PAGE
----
RALEIGH — A Wake County judge was within legal bounds, according to the State Court of Appeals, when he ruled that 2011 legislative changes to the state’s pre-kindergarten program violate the constitutional right to a sound, basic education for all North Carolina schoolchildren.
The Court of Appeals ruling was issued Tuesday morning, adding another twist to a protracted legal battle about the future of the state’s pre-kindergarten education for poor children.
The case pitted the state attorney general in June against lawyers representing five of the state’s poorest counties. They argued whether at-risk children could be denied access to the state’s pre-kindergarten program for 4-year-olds.
At issue were provisions in the Republican-authored state budget last year that cut funding, established a copayment and capped participation by poor children to 20 percent. Wake County Superior Court Judge Howard Manning has said the 2011 legislative changes amounted to an artificial barrier preventing poor children from the pre-kindergarten program.
At the core of the legal debate is an18-year landmark case, known as Leandro, which has led to two state Supreme Court decisions and helped guide school funding decisions in North Carolina.
An estimated 67,000 at-risk 4-year-olds qualify for the program. In June, about 26,700 children were enrolled, down from 32,000 in 2010-11.
The Court of Appeals, in its ruling, stated that Manning acted within its authority to "mandate the unrestricted acceptance of all ’at-risk’ four year old prospective enrollees who seek to enroll inexisting pre-kindergarten programs across the state."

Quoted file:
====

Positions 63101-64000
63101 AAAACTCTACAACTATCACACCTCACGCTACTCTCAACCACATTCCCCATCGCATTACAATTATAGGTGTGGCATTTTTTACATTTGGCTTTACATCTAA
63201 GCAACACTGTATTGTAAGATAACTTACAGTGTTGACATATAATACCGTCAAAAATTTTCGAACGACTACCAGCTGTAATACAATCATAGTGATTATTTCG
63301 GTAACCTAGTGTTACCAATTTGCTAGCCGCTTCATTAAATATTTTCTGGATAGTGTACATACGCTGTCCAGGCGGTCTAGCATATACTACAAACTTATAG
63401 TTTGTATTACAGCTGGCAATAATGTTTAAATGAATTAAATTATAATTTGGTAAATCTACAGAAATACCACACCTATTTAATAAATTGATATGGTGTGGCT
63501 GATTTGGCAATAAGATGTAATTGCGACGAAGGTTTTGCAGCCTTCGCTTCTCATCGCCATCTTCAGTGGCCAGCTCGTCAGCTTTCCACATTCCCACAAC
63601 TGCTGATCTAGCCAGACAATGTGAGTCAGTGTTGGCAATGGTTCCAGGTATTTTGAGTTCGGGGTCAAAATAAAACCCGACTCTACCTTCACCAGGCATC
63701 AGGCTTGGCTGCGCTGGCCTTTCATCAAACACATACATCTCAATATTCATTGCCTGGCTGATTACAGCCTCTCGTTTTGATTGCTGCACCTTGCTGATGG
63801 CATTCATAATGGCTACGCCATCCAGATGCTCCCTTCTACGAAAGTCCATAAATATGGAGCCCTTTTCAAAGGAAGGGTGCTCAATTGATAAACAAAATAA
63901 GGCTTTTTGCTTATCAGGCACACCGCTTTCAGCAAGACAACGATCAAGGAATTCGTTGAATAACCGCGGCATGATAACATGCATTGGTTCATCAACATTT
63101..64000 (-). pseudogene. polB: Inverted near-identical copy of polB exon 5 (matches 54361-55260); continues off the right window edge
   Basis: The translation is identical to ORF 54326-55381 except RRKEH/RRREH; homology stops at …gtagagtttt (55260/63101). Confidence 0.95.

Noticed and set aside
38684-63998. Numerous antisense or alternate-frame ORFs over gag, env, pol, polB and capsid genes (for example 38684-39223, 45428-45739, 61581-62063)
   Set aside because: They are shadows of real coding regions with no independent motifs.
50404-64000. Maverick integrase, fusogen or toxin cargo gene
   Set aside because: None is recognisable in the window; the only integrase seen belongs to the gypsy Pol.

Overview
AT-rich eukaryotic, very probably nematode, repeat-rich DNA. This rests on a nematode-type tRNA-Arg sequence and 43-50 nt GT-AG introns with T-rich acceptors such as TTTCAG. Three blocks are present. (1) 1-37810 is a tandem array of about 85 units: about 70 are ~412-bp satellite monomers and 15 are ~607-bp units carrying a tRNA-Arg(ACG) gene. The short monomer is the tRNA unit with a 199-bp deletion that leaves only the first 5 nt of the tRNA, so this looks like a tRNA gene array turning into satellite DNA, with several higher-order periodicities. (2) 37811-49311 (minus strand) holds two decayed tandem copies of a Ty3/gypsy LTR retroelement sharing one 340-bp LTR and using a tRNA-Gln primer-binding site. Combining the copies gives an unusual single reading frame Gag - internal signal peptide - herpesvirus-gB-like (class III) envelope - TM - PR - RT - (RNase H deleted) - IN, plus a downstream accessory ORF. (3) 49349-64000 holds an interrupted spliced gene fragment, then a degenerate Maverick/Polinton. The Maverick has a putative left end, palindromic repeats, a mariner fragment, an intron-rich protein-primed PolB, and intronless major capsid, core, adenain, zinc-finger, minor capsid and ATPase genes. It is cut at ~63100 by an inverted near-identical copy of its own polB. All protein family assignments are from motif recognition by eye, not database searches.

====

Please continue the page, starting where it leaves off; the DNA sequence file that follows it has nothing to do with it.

But the appeals court panel added that though the program called "More at Four" was the remedy chosen by the legislative and executive branches in 2001 to "deal with the problems presented by ’at risk’ four year olds, it is not necessarily a permanent or everlasting solution to the problem."
"What is required of the state to provide as ’a sound basic education’ in the 21st century was not the same as it was in the 19th century, nor will it be the same as it will be in the 22nd century," the Tuesday ruling states. "It would be unwise for the courts to attempt to lock the legislative and executive branches into a solution to a problem that no longer works, or addresses a problem that no longer exists."
Therefore, the panel said, the state should be allowed to modify the program, "should the problem at hand cease to exist or should its solution be superseded by another approach."
That, the panel ruled, should be done through the trial courts, setting forth the basis for and manner of any proposed modification.